Be happy, dear readers, that this column doesn’t come equipped with Smell-O-Vision. I’m talking about the stink that comes from mountainous piles of garbage.
The second thing I noticed was the heart-breaking poverty. Suddenly the smell didn’t bother me so much.
I’m talking about the Garbage City in Cairo, Egypt. Three years ago I spent a summer living in Cairo and writing an article for the Egypt Daily News — an English-language newspaper affiliated with the International Herald Tribune — about educational opportunities for the Zabbaleen, the “garbage people.”
In Garbage City, pigs run wild in the streets. Food vendors ply their trade from carts perched precariously on the piles of garbage that fill the dirt streets. Young children are pulled out of school to help their parents sort through the garbage that the families bring in from all over the city by truck or cart. That’s how the Zabbaleen make money, by going through millions of pounds of trash each week looking for recyclables. The hepatitis rate is above 50 percent.
I wrote my article about non-governmental organizations providing educational opportunities that still bring home the bacon. The boys learned computer and math skills while recycling bottles. The girls learned to weave rugs, quilt and make paper from scraps of fabric and waste paper found in the trash.
Those hot days spent dodging trash piles and making friends with the locals — they were amused enough at my rudimentary Arabic to offer me bread and allow their children to follow the lady with the camera around — were incredibly fun. The stink didn’t bother me after a while. The poverty did, and still does. But what an experience for a young journalist! I felt honored to tell the story of young people working through incredible adversity.
Several times each week, without fail, a number of people ask me if I enjoy my job. Of course I tell them yes, and mean it, but I wanted to elaborate on why I love working in journalism.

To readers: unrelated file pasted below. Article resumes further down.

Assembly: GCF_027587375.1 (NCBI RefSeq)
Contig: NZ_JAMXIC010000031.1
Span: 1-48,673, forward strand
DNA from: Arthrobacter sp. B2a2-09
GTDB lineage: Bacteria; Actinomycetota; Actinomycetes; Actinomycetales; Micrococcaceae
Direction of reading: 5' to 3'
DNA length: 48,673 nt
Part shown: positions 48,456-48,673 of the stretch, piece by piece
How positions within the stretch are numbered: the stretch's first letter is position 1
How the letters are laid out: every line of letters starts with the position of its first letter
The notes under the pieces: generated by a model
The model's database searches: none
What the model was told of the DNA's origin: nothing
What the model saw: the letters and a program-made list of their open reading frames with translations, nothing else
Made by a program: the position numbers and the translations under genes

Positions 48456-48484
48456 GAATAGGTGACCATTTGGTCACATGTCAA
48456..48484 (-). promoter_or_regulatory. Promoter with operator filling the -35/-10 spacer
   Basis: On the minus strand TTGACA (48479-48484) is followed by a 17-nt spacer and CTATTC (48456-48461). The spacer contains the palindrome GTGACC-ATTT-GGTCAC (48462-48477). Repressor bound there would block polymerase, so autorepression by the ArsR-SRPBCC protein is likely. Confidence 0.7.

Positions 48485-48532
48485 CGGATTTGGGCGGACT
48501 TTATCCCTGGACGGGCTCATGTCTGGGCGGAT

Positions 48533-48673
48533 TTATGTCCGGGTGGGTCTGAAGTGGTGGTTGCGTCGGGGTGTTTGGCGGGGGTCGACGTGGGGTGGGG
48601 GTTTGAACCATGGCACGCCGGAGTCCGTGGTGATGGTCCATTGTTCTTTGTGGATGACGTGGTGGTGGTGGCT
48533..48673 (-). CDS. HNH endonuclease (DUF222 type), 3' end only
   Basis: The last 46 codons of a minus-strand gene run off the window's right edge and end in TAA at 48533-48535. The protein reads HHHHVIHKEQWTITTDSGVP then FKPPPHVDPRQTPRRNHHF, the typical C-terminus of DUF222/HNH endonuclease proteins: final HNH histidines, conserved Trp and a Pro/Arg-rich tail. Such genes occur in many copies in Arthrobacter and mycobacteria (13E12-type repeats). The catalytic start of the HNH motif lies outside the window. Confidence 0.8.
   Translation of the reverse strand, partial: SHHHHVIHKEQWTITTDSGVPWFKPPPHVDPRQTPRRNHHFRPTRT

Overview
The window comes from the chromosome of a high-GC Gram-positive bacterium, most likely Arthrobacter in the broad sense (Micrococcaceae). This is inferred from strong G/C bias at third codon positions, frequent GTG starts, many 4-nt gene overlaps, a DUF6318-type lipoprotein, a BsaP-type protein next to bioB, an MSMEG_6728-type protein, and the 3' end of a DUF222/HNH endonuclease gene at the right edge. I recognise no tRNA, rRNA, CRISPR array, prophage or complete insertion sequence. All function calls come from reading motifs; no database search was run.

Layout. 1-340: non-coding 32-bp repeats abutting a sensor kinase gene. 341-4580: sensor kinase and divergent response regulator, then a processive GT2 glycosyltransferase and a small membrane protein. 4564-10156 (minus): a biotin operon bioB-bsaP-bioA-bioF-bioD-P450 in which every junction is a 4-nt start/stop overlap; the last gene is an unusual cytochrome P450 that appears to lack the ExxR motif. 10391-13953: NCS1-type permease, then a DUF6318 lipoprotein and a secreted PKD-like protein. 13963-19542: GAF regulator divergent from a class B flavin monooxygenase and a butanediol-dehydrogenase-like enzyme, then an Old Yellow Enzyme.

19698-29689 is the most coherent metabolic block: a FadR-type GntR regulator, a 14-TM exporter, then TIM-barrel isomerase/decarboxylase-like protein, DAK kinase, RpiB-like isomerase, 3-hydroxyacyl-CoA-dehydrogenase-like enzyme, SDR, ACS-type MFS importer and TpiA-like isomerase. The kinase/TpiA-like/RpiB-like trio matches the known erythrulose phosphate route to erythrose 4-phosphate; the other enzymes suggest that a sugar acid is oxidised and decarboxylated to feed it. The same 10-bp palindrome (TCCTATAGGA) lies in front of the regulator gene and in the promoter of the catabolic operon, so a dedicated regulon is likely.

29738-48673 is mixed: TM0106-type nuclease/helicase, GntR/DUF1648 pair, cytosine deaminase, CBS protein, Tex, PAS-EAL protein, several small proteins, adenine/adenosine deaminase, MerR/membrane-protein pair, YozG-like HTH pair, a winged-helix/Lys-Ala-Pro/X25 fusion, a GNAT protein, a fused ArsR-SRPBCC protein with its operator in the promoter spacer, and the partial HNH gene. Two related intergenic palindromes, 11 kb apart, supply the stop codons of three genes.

I have been able to do many exciting things in my tenure as professional journalist. I spent an afternoon last summer floating down the Flathead River with a couple of guys while they fished. It was a lazy August day and the trip took three hours. The sun glinted on the water. The fish struggled and pulled against the lines. The bends and turns in the river seemed endless.
Two years ago I harnessed up and walked across a ropes course for the disabled and wheelchair-bound in Breckenridge, Colo. Counselors helped people experience the thrill of a ropes course who otherwise never would have.
I spent a week on Pine Ridge Indian Reservation in South Dakota shooting photo essays about two powerful Lakota women. One — the granddaughter of Black Elk — runs a wildly successful restaurant out of her double-wide. The other manages a nonprofit program that helps Lakota get into mortgages, and more importantly hang on to those houses through mortgage counseling.
Earlier this year, I walked up the boardwalk to the Hidden Lake Overlook with 12 children from Missoula. They were participating in the Parks in Focus program, which gives underserved children a camera and teaches them how to connect with nature through photography. We saw marmots, birds, flowers and bighorn sheep. Those children couldn’t stop raving about seeing three bears during their trip to Glacier National Park.
Last week, I met Sen. Max Baucus and listened to him answer tough questions from a critical crowd at Glacier Discovery Square. While there are many issues with our government, one beacon of light is the fact that we are able to talk to our legislators. They don’t — we hope — make our decisions for us, but with our input. Baucus didn’t have all the answers, but he spent more than two hours listening to his constituents voice their thoughts.
Journalism is a ticket to wonderful experiences. It’s a way to meet new people and learn about different ideas and cultures. Its essence is storytelling. I’m so glad I have the rest of my career to listen, to learn and to explore — to tell stories.